to provide effective, culturally appropriate suicide prevention and crisis intervention treatment
across these three islands. As a training program that collaborates with multiple health centers, I
Ola Lahui has the capacity to impact the lives of a wide range of people throughout the state
when they are most in need in a coordinated way.

I Ola Lāhui trainees will offer culturally appropriate treatment services to individuals who are in
crisis or considering suicide in rural communities on three  islands. The program will include
developing treatment protocols and resource guides, screening, and direct care to those in
need.  Provision of these services in the community health center setting has numerous benefits
in that intervention is provided in a culturally acceptable manner, services are accessible to a
broader range of individuals than are found at traditional mental health clinics, and problems
identified by primary care doctors during routine visits can be addressed immediately rather than
when they worsen and create larger problems within the family and community.

April 6, 2009 - I OLA LĀHUI RECEIVES OFFICE OF HAWAIIAN AFFAIRS FUNDING FOR
PSYCHOLOGY TRAINING:  I Ola Lāhui Rural Hawai‘i Behavioral Health Training Program

I Ola Lāhui is pleased to announce that is the recipient of an Office of Hawaiian Affairs Kaiaulu
Community grant for its Rural Hawai‘i Behavioral Health Training Program. The funds, in the
amount of $99,962, will support the training of pre- and post-doctoral psychology trainees in
effective, culturally-minded behavioral health services for use in community health center settings
on O‘ahu, Moloka‘i, and Hawai‘i.  I Ola Lāhui, in partnership with Waimānalo Health Center, Moloka
‘i Community Health Center,  Nā Pu‘uwai Native Hawaiian Health Care System Clinic, and West
Hawai‘i Community Health Center will bring needed behavioral health services to Hawai‘i’s rural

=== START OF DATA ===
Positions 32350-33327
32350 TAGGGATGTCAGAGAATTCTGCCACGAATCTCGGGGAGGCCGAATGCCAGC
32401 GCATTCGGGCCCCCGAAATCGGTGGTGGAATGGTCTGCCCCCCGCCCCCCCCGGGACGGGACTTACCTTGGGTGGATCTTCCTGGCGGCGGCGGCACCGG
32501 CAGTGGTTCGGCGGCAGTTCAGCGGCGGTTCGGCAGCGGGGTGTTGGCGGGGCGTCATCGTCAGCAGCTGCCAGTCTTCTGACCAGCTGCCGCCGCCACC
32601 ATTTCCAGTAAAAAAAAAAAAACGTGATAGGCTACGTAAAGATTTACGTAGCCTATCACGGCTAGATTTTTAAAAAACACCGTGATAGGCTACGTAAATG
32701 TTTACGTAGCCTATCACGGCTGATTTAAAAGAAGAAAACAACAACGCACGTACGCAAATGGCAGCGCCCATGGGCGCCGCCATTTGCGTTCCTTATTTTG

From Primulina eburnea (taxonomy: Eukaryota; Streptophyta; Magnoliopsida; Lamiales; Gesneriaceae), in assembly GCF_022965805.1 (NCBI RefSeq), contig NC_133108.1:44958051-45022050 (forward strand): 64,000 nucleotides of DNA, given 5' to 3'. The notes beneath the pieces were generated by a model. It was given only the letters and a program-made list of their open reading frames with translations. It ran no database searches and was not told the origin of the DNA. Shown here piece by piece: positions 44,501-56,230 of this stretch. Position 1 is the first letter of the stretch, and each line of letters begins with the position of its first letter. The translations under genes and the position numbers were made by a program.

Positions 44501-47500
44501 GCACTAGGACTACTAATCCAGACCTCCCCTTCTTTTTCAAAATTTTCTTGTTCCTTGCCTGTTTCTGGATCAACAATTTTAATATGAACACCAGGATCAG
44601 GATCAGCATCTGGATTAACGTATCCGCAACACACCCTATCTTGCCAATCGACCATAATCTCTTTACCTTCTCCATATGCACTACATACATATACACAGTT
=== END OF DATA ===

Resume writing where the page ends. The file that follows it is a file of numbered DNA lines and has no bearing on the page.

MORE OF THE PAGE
and medically underserved communities and increase the number of doctoral level behavioral
health providers with specialized training available to provide services in Hawai‘i's rural areas in
the future.  At a time when behavioral health services are more needed than ever, OHA has
demonstrated its commitment to supporting a non-profit organization that brings these services
to the communities that are most in need.

If you would like more information about this topic, or to schedule an interview, please call Dr.
Aukahi Austin, Executive Director, at (808)525-6255 or email at aaustin@iolalahui.org

May 9, 2008 - I Ola Lāhui is pleased to announce that it is a 2008 grant beneficiary of the
Friends of Hawaii Charities, Inc. and its charity partner, The Harry and Jeanette Weinberg
Foundation, Inc. for its Group Intervention Project.  

I Ola
Lāhui sends trainees to provide behavioral health services in 3 community health centers
and 1 Native Hawaiian Health Care Center on 3 islands.  The Group Intervention Project involves
developing effective, culturally appropriate group treatment programs for chronic pain, smoking
cessation, and depression that can be implemented across these 3 sites. As a training program
that collaborates with multiple health centers, I Ola
Lāhui has the capacity to impact the health of
a wide range of people throughout the state in a coordinated way.

These groups will offer treatment services to individuals suffering from chronic pain, those
seeking to quit smoking, along with mothers that suffer from depression and have difficulty
parenting their children.  The group format has numerous benefits in that it enables participants
to talk with others that share a similar experience, increases the number of individuals that can
receive services in a short period of time, and provides a culturally acceptable manner for
receiving health services.


October 16,2007 - WAIMĀNALO HEALTH CENTER RECEIVES OHA FUNDING FOR PSYCHOLOGY
TRAINING - The Waimānalo Health Center is pleased to announce that is the recipient of an
Office of Hawaiian Affairs Kauhale grant on behalf of the I Ola Lāhui Rural Hawai‘i Behavioral
Health Training Program. The funds, in the amount of $24,993, will support the training of
predoctoral psychology interns in effective, culturally-minded behavioral health services for use in
community health center settings on O‘ahu and Moloka‘i.  I Ola Lāhui, in partnership with
Waimānalo Health Center, Moloka‘i Community Health Center, and Nā Pu‘uwai Native Hawaiian
Health Care System Clinic, will bring needed behavioral health services to Hawai‘i’s rural and
medically underserved communities and increase the number of doctoral level behavioral health
providers with specialized training available to provide services in Hawai‘i's rural areas in the
future.
Internships in Primary Care,
GradPsych, September 2012
I ola lahui
rural hawai'i behavioral health